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A Conversation Between a Presidential Candidate and an Important Person

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A Presidential Candidate: Good morning, sir.

An Important person: Good to see you. Where have you been? It's been ages since we heard from you.

C: Well, I've been busy with my election campaign. I visit a different province every day and hold rallies until I'm totally exhausted.

IP: Buck up. Nothing comes easy.

C: I'm your disciple, sir. You set us an example and taught us how to give endlessly.

IP: Do you need anything?

C: Not at all, thank you sir. I thought I'd call to congratulate you on the Abbasia operation. It really was wonderful. You gave those trouble-making kids an important lesson.

IP: Thank God. The operation was carefully planned and organized. In fact the State Security officers did a great job.

C: Those State Security officers are true patriots and they know their duty. We could never do without them. Preserving State Security was a very wise decision.

IP: Of course. If we had done what the kids in Tahrir Square said and abolished State Security, we'd be in a real mess by now. No Egyptian government could do without the State Security officers. They're the only people who know how to control the country.

C: The nicest thing about the Abbasia operation was that the people who sorted out the trouble-makers weren't army or police. They were ordinary Egyptians who were fed up with the chaos so they went out and beat the people at the sit-in to death. Really upright citizens.

IP (laughing): They were indeed upright citizens; they made plenty of money.

C: Whatever, sir, it's no great loss. Now that the kids know no one will let them demonstrate, the country will calm down and stabilize, and production will resume. We can't have them objecting and demonstrating against every decision the government makes.

IP: That's all in the past. From now on if anyone plans to cause trouble we'll deal with them firmly. Even the families of the detainees went to the military courts, and as soon as they started chanting, the military police came out and gave them a good thrashing and taught them how to behave.

C: God bless you, sir. My God, I sometimes say if we had dealt firmly with the kids from the start, President Mubarak would still be honored and respected.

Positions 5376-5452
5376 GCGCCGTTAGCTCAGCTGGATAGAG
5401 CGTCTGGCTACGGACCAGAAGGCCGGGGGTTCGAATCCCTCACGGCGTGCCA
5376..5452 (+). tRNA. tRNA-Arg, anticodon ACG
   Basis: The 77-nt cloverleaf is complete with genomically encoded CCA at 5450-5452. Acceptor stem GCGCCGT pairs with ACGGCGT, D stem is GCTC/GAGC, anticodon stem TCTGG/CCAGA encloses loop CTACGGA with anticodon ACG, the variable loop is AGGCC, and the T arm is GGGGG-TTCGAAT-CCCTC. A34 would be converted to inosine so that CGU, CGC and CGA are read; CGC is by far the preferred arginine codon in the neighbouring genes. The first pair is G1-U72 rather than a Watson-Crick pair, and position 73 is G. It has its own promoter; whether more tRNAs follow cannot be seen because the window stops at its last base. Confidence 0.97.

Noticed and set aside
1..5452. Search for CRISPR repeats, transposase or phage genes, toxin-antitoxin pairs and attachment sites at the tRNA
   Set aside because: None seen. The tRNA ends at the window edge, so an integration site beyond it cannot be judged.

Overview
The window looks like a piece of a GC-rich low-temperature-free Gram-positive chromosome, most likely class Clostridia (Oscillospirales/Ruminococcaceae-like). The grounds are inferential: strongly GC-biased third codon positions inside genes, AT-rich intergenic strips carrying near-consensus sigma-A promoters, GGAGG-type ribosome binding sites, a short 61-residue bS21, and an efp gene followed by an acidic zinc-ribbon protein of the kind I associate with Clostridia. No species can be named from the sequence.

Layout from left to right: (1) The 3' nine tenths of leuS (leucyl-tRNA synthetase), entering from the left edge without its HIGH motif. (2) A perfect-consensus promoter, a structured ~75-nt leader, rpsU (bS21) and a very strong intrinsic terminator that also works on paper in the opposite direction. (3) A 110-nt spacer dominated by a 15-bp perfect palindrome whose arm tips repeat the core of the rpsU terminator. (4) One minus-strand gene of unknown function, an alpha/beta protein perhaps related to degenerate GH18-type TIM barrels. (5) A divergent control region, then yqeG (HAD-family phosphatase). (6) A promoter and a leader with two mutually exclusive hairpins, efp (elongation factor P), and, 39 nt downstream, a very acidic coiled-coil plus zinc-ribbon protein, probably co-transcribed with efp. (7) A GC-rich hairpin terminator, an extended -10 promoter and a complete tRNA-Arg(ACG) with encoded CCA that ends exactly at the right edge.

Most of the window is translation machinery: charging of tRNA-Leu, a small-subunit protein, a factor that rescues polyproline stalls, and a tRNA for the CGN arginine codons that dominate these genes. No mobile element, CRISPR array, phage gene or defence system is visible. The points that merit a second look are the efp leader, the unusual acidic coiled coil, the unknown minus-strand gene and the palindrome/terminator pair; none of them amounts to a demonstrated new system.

IP: It's Adli's fault. He misjudged the situation. In the end it's all destiny.

C: I feel sorry for President Mubarak. You know it's his birthday today?

IP: I know, I called him to say happy birthday, God be with him.

C: A fine man; always has been... There are several important matters I'd like to discuss with you.

IP: Nothing wrong, I hope?

C: You know, sir, how the young people sit on the Internet all day long monitoring everything. Well there's a video clip on the Internet showing the thugs who beat up the demonstrators getting out of army trucks and there's a woman who appeared on the Dream channel saying she saw with her own eyes the thugs getting weapons from the Waily police station.

IP: And what else?

C: Sheikh Hafez Salama keeps saying that military policemen stormed the Noor mosque with their boots on, fired bullets and arrested the people praying and the girls in the mosque.

IP: So?

C: I mean that State Security could put pressure on the media so that these stories don't have any effect on public opinion.

IP: State Security gave clear instructions to the journalists and the writers who work with them to calm people down, but I want to tell you something: These videos, reports from witnesses and whatever sheikh so-and-so said -- things like that used to matter to us, but that's all over. If someone wants to take pictures, let them. We are the way we are and that's how we operate and we'll do the same thing every time there's trouble. From now on, if someone wants to demonstrate, they have to understand that they might be killed at any moment. If they're in fear for their lives they'll return to mommy and won't act tough. We have to purge the country of all these troublesome kids. Today I read statements by Sheikh Galil from the Islamic Studies Centre. Know what he said?

C: What did he say?

IP: The great sheikh said the government in any Muslim country has the right to kill a third of the people for the sake of the other two thirds. That's the view of Islam and we're Muslims, thank God.

C: Praise be to God, sir, that's the right thing to say.

IP: So let them take pictures if they want. We're on the alert and from now on if anyone causes trouble we'll break his neck.